Here we provide links some of the recent media coverage about issues affecting women with breast cancer. We give full credit to the source of every story.
If any of the links don't work for you, copy and paste the headline into Google.com or your preferred Internet browser.
Malcolm Mulholland, who wrote the letter calling for a review of PHARMAC that was presented to Parliament, expresses his extreme disappointment the review request has been turned down. Health Minister David Clark shares his views, which BCAC do not agree with.
Prime Minister Jacinda Ardern has asked Health Minister David Clark to look into early access to new medicines, after highly public calls from women with advanced breast cancer since at least October last year for medicines they need.
Awesome women describe their fight for the right to survive, before Parliament's Health Select Committee.
Major new research has discovered a protein that can determine whether or not a person will benefit from hormone therapy or chemotherapy. Research is now underway to turn it into a tool or biomarker that clinicians can use to target the best treatment for each patient.
A tremendous idea. We agree totally. Women with advance breast cancer should have unlimited free doctors' visits as a matter of course.
Opinion piece from Bryce Edwards, a lecturer in Politics at Victoria University. An excellent summary of some of the debate and commentary in recent months about the poor cancer treatment in NZ.
17-year-old Molly Rose Mulholland expresses her extreme disappointment that Prime Minister Jacinda Ardern did not respond personally to her letter calling for funding of important medicines for advanced breast cancer.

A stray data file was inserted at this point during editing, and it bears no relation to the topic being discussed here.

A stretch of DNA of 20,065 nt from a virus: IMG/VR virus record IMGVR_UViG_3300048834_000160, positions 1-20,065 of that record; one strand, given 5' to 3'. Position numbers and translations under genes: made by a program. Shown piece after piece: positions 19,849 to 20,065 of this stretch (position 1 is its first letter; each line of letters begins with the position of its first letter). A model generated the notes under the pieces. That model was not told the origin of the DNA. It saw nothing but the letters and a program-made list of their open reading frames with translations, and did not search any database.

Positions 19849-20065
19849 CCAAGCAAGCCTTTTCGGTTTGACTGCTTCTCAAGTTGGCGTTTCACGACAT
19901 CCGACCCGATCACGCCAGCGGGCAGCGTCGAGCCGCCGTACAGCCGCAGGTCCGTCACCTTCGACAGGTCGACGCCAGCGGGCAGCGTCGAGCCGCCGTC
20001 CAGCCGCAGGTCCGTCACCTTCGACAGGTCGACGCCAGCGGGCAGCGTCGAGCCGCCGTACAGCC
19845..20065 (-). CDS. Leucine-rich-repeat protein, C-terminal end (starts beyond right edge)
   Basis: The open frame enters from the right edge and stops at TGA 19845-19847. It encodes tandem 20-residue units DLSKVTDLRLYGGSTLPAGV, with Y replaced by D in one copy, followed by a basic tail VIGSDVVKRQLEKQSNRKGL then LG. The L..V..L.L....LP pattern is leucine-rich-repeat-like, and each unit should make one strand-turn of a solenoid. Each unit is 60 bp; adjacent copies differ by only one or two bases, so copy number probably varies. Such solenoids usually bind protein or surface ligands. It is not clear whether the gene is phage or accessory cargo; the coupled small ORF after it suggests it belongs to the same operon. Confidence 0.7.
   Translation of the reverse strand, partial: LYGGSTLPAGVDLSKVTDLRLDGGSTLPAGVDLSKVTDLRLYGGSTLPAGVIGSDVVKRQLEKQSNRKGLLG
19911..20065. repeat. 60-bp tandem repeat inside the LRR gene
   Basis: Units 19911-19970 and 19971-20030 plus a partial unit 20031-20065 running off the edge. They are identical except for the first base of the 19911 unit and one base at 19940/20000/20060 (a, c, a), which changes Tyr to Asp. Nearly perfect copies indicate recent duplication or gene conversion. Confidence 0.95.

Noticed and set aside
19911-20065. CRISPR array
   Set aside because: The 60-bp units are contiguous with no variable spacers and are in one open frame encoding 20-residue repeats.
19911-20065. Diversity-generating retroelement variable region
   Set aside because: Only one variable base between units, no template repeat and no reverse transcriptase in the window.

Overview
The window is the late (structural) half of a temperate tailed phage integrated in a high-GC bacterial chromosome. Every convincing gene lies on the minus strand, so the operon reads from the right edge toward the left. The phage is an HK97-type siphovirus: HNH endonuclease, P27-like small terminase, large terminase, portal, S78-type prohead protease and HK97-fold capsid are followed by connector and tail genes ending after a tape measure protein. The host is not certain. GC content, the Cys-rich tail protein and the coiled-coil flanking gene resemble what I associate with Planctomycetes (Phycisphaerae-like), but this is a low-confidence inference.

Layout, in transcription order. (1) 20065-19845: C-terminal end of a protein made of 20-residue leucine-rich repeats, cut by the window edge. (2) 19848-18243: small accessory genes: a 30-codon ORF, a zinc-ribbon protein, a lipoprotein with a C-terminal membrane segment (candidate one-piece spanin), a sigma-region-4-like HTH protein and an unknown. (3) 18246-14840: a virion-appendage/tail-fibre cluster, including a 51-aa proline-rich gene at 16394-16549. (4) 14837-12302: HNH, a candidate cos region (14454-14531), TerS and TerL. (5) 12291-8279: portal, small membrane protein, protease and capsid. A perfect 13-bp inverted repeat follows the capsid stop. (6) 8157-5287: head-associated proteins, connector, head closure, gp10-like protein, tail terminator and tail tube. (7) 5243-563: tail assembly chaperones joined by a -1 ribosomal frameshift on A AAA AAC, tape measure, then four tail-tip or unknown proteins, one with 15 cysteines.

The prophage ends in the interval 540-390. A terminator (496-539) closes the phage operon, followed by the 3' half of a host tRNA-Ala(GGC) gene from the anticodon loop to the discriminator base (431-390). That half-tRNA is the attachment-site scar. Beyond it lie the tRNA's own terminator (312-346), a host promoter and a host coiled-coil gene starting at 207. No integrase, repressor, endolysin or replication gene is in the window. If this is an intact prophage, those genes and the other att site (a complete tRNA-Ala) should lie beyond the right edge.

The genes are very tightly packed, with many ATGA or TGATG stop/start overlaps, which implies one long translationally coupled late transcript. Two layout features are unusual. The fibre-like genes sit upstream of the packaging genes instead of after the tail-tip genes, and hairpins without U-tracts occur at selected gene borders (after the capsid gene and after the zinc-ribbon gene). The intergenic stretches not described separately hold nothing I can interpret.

Blair Vining has spoken out against the public health system which he says fails to hold District Health Boards to account for life-threatening wait times. He had to wait eight weeks for an "urgent appointment" with an oncologist after being diagnosed with terminal bowel cancer. Instead he went to private Christchurch oncologist Chris Jackson - who is also the medical director of Cancer Society New Zealand - and has gained more time with his family.
The Cancer Society is calling for a national approach to cancer care, rather than care differing depending on where you live.
Two Rotorua women describe how challenging it is to get access to the unfunded breast cancer medicine Ibrance. For one, her parents are using their retirement savings to pay for the medicine for her, and the other had to sell a property to pay for the medicine.